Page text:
Our proposed schedule allows for acclimatization, training, practice and rest. Our expedition is cautious and careful, with excellent leadership, organization, Sherpa climbers, cooks and waiters, tasty food, the best equipment, two full kitchens in basecamp plus advanced basecamp, 1000s of metres of fixed rope, rock ice and snow anchors, top-quality high altitude tents and high altitude stoves, expedition mix gas, and full safety equipment: medical oxygen, gamow bag, and extensive medical kit. You do not have to carry a heavy rucksack for any portion of the trip.
This expedition to the North Col/Lhakpa Ri maximizes many prior expeditions, years of accumulated wisdom of the high Himalaya, a strong record of reaching the top of 7000 metre/23,000 foot & 6000 metre/20,000 foot peaks: Mustagata , Aconcagua, Island Peak, Ama Dablam, Kilimanjaro, Mt. Kenya, North Col, Lhakpa Ri, and many other summits. In addition to our growing number of successful worldwide expeditions, we have an intimate knowledge of the Tibetan and Chinese officials who regulate the permit system. We have been running expeditions to Tibet since 1986, and we know all of the liaison officers, sherpas, cooks, yak drivers, and hoteliers/restaurateurs personally. back to top
Leader and staff: During the drive, trek, in Chinese Base, ABC and on the climb, our experienced staff is with you all of the way. Our helpful climbing sherpas are some of the best. They are real high-altitude star-performers and very friendly. Our western leader is a highly experienced, friendly, and well-organized professional with multiple ascents of North Col/Lhakpa Ri. Our skillful cooks prepare delicious, fresh, tasty food and hot drinks at least 3 times a day (photo right by Fredrik Strang: Trekking between basecamp and interim camp, which is located at 5,800 metres/19,000 feet, and halfway to ABC).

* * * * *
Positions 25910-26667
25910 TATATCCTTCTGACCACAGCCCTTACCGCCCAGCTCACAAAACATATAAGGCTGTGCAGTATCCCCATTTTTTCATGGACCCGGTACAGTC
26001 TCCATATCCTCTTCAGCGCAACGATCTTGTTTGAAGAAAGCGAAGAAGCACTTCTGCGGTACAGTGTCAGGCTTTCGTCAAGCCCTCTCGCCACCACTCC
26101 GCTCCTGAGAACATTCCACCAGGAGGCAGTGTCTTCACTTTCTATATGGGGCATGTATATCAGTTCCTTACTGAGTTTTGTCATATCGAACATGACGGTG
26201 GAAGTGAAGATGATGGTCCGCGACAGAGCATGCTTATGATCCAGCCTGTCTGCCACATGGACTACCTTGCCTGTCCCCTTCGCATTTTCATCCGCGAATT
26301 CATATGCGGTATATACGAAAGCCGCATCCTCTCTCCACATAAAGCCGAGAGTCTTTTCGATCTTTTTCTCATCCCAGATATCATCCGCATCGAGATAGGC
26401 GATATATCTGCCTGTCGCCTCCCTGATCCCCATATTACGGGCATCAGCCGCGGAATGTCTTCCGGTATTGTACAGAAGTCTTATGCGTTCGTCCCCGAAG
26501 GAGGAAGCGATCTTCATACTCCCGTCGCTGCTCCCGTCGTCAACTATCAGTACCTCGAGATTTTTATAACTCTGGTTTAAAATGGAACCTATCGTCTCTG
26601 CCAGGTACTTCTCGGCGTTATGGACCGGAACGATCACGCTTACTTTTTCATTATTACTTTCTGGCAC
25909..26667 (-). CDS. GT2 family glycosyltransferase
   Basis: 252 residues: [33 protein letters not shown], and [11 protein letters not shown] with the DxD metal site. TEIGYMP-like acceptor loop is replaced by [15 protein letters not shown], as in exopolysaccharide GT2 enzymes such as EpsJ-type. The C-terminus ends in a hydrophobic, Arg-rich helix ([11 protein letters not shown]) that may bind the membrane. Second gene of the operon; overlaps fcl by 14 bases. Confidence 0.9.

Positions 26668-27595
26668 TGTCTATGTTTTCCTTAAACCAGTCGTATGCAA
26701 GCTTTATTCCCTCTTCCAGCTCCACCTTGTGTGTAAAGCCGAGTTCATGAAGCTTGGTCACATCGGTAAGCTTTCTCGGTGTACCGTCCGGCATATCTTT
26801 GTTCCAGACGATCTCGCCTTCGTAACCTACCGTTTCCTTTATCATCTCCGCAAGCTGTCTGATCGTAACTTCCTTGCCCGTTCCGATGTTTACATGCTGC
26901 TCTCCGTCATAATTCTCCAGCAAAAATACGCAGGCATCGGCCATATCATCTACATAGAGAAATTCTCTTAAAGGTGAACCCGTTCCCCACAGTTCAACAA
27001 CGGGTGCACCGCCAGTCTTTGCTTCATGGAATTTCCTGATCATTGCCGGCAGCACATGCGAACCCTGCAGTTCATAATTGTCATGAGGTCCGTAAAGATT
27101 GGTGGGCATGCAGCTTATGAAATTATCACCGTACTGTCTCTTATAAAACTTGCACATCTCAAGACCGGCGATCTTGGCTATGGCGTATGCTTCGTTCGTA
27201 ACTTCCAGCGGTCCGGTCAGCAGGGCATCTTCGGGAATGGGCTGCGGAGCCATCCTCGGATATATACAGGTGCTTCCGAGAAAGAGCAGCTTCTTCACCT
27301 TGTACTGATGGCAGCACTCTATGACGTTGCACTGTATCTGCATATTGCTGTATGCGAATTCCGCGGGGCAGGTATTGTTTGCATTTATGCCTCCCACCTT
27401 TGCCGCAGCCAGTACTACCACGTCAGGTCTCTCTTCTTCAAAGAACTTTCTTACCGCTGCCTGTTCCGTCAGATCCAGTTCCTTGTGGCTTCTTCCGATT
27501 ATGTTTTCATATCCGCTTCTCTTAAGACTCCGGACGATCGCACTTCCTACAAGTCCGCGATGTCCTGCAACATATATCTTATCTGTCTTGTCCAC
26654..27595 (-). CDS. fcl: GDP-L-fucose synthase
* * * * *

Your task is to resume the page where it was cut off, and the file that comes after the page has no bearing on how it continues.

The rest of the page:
On trek: Our western leader, together with friendly and helpful sherpas, cooks and local people leading yak caravans carry all of your personal equipment, group equipment, and set up camp each day, prepare and serve delicious meals, so you can relax and enjoy the trek. You do not need to carry a heavy rucksack during the trek.
Our comfortable basecamp and ABC: Features your own private sleeping tent that will be all your own, not needing to be shared with anyone. We have comfortable, heated dining tents with tables and chairs where our cooks and waiters will serve you delicious meals
On the mountain: Our western leader and group sherpas will fix the route, set up the high camps and carry the group equipment, such as tents, stoves, etc. If you wish to help out, we welcome you to do so, otherwise just relax and focus on getting well acclimated and achieving your goals. You do not need to carry a heavy rucksack during the climb. back to top